Biocement from genetically modified bacteria could react to changes in environment

| | November 1, 2016

A team of scientists from Newcastle and Northumbria universities, led by architecture academic Dr Martyn Dade-Robertson, are investigating how they can create a new kind of material – biocement – where engineered cells react to changes in the environment and strengthen the soil around them.

The team have identified dozens of genes in E. Coli bacteria which are regulated by pressures of 10 atm…Using this, they are modifying the bacteria to create a ‘gene circuit’ which would enable the bacteria to respond to their environment by producing ‘biocements’.

An artist's impression of bacteria forming building foundations
An artist’s impression of bacteria forming building foundations

Dr Dade-Robertson suggests: “The application hints at new way of doing design. Imagine designing structures at the scale of a building by altering the DNA of microscopic bacteria cells. Such a technology would push well beyond the current state of the art and challenge a new generation of engineering designers to think at multiple scales from molecular to the built environment and to anticipate civil engineering with living organisms.”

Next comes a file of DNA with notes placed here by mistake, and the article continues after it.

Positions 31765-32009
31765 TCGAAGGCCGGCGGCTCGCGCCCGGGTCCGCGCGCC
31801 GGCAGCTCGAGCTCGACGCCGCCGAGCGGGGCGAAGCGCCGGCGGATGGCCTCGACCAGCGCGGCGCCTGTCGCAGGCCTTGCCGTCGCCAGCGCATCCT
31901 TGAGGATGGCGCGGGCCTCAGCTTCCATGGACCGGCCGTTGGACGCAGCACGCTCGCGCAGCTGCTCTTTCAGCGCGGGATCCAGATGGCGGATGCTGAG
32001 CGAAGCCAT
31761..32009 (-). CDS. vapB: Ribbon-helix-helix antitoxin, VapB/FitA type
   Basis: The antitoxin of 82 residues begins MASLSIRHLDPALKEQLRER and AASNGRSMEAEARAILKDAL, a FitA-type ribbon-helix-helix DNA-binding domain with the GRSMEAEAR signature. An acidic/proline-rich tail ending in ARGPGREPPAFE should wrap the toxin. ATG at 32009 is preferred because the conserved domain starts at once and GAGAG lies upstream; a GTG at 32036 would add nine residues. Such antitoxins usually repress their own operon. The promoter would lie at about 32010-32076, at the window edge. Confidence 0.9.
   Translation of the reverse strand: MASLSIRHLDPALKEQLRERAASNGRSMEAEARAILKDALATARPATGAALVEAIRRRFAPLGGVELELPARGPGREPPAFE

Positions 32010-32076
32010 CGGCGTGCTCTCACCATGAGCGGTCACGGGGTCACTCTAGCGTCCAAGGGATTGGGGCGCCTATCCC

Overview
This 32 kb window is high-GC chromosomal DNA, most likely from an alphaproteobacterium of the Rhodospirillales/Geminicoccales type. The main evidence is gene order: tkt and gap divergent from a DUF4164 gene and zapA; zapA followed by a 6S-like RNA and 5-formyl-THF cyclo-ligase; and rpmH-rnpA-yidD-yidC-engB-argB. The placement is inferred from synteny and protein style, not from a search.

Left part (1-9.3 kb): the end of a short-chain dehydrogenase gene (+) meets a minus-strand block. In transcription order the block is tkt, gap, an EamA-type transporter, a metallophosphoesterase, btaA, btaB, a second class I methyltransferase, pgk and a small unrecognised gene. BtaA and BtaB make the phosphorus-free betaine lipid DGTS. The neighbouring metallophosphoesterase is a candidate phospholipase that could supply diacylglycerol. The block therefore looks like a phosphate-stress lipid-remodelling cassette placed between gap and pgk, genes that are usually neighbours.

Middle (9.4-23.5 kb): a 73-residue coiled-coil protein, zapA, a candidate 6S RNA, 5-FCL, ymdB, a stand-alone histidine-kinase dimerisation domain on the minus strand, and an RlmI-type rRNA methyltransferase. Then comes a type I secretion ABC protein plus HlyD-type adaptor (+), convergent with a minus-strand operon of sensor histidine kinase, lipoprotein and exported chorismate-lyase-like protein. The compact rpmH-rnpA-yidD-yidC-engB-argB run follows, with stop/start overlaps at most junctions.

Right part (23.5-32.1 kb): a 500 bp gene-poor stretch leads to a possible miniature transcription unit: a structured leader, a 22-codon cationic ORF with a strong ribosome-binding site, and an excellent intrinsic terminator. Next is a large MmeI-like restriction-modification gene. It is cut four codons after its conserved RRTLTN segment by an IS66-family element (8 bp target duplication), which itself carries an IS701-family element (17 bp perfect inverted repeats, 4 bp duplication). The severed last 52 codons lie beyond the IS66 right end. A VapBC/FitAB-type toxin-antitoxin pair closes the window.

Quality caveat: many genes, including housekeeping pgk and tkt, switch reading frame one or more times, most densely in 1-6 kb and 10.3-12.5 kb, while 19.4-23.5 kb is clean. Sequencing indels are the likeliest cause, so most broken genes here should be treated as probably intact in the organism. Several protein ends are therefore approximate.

The GLP aggregated and excerpted this blog/article to reflect the diversity of news, opinion, and analysis. Read full, original post: Genetically modified bacteria could create biocement

The GLP aggregated and excerpted this article to reflect the diversity of news, opinion, and analysis. Click the link above to read the full, original article.
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